A hearing to amend the allegations is scheduled for Friday. Plaintiff attorney Jason Forge declined to comment. Trump attorney David Schneider argued in an Aug. 16 court filing that the proposed amendment represented a "wholesale metamorphosis" of the case from fraud-based claims against the business to "quasi-criminal claims" against Trump. He called the claims "completely false."

Trump's new website also included a link to a video in which Makaeff called a Trump University presentation "great" and said "all the speakers were really good." Trump lawyers have used the statements in a bid to undermine her credibility and continue the defamation case.

But in blocking that case from proceeding, the U.S. Court of Appeals for the Ninth Circuit wrote: "As the recent Ponzi-scheme scandals involving onetime financial luminaries like Bernard Madoff and Allen Stanford demonstrate, victims of con artists often sing the praises of their victimizers until the moment they realize they have been fleeced."

Lawyer: Sandusky's son, 'Victim 2' settle with PSU

Story originally appeared on the Detroit News.

Harrisburg, Pa. — Seven men, including Jerry Sandusky’s adopted son and a Sandusky victim key to longtime coach Joe Paterno’s firing, have finalized deals with Penn State over claims of abuse by the school’s former assistant football coach, their lawyer says.

Settlements were reached by Matt Sandusky, as well as the young man known as “Victim 2” in court records and three other victims who testified last summer against Jerry Sandusky at his criminal trial, Philadelphia attorney Matt Casey said Friday. A Boston Car Accident Lawyer was unavailable for comment.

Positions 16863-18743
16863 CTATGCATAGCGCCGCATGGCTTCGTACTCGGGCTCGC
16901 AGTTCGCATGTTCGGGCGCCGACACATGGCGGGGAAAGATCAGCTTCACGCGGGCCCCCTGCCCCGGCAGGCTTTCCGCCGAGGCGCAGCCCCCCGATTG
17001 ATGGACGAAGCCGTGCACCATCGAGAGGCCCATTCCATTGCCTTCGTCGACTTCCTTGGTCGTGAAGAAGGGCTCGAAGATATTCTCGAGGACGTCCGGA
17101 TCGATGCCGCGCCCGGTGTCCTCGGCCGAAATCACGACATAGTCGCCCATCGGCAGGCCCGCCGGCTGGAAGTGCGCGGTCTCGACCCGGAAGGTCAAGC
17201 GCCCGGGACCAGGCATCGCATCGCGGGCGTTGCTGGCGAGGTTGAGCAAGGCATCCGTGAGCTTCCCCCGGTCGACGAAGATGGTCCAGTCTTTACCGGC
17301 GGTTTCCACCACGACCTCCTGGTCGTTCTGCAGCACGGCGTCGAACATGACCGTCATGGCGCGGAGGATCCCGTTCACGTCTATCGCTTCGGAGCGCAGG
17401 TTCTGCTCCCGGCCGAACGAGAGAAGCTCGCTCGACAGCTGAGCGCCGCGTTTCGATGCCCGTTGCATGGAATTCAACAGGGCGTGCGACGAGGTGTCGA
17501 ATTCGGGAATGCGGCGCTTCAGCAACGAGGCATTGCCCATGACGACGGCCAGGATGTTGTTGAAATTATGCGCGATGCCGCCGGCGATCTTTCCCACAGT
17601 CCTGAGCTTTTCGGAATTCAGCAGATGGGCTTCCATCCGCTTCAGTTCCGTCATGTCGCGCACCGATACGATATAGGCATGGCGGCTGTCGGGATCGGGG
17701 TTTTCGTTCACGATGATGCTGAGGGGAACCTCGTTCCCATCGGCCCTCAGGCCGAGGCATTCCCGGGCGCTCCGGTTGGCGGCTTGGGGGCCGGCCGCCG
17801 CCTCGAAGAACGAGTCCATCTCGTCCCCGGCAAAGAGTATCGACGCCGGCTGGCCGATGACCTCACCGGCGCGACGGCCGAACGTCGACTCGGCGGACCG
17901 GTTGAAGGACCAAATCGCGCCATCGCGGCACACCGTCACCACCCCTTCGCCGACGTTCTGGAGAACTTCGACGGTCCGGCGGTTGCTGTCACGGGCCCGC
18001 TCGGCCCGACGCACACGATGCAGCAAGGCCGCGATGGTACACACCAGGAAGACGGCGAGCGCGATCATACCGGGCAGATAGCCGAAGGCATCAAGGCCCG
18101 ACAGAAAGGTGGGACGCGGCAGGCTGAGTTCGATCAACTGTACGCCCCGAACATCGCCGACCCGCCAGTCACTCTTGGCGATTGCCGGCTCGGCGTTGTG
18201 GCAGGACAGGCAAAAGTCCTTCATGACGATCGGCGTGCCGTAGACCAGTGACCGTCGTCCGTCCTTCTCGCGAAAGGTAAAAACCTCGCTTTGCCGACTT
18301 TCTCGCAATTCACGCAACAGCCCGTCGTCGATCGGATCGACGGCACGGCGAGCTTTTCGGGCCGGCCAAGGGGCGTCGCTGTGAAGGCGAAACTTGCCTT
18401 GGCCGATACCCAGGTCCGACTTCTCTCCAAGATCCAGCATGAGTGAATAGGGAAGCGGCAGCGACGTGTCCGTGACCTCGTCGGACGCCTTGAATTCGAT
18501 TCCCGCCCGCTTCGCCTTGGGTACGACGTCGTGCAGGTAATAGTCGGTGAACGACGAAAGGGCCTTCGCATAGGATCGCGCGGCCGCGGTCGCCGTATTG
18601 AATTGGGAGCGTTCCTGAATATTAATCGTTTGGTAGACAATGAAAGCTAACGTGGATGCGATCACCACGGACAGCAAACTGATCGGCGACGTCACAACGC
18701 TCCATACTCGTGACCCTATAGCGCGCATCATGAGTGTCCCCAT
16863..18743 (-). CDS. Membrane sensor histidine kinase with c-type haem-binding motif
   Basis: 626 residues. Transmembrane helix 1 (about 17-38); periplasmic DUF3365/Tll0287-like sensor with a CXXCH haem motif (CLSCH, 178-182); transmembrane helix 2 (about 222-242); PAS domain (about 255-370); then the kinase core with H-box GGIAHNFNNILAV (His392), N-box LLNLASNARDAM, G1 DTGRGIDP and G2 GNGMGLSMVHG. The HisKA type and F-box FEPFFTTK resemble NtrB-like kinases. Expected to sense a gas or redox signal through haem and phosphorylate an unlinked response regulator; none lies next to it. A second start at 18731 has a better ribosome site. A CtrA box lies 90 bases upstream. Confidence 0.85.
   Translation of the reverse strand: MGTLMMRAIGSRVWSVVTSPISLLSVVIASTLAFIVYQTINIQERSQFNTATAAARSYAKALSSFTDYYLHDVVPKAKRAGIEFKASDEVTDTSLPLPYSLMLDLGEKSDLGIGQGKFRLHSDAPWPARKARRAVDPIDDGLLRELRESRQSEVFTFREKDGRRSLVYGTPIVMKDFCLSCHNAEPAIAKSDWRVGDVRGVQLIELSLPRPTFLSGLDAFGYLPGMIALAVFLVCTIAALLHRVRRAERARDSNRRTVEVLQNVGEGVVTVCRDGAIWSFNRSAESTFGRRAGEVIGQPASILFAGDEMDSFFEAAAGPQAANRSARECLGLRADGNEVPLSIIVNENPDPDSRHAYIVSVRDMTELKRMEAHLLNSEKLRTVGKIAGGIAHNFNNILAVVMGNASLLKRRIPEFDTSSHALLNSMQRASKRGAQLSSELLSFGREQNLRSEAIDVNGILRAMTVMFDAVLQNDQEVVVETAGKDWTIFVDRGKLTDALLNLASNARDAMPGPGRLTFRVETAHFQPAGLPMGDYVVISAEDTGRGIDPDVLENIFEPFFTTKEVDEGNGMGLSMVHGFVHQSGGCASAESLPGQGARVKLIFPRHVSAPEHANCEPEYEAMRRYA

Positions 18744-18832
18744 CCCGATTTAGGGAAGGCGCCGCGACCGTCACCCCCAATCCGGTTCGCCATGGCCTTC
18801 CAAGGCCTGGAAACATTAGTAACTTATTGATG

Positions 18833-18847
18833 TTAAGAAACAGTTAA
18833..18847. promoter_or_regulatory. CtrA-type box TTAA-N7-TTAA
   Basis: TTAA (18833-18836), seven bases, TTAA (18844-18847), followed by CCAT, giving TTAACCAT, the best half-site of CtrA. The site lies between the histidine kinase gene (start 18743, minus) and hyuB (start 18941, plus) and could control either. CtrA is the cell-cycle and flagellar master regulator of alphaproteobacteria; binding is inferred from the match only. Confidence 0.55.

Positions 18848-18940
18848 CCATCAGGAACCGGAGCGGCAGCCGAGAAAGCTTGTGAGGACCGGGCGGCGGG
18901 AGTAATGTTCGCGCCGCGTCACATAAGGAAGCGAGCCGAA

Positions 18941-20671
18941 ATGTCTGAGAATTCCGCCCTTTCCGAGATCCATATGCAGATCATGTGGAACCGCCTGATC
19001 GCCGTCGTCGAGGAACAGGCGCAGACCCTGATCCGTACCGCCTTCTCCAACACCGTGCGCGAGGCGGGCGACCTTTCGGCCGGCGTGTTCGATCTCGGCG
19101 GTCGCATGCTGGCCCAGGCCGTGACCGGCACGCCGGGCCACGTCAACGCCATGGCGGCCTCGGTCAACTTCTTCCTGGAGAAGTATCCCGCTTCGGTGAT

Matt Sandusky had been expected to be a defense witness for his father until the trial, when he told investigators that he also had been abused by Jerry Sandusky. He has since petitioned for a legal name change for himself and his family.

“Victim 2” has said he was the boy then-graduate assistant Mike McQueary testified he saw being attacked by Jerry Sandusky in a team shower in 2001. McQueary notified Paterno and school officials at the time, but police were never called, an omission that eventually led to Paterno’s firing.

Casey did not disclose the terms of the settlements but said they took shape some time ago and were completed a week ago, followed by passing paperwork back and forth to memorialize them.

“To say they’re relieved, I think, is a fair statement,” Casey said. “But it’s also accurate to say that while we’ve closed this chapter, there’s a whole lot of this that’s necessarily inadequate.”

The university has not announced the deals.

Nearly a week ago, a lawyer disclosed the first settlement among the 31 lawsuits filed against the school amid the Sandusky scandal. Earlier this week, a lawyer brought in by Penn State to facilitate negotiations said he expected 24 more cases to settle in the near future.

A Penn State spokesman said Friday only that settlement talks continued to progress. He declined to comment further.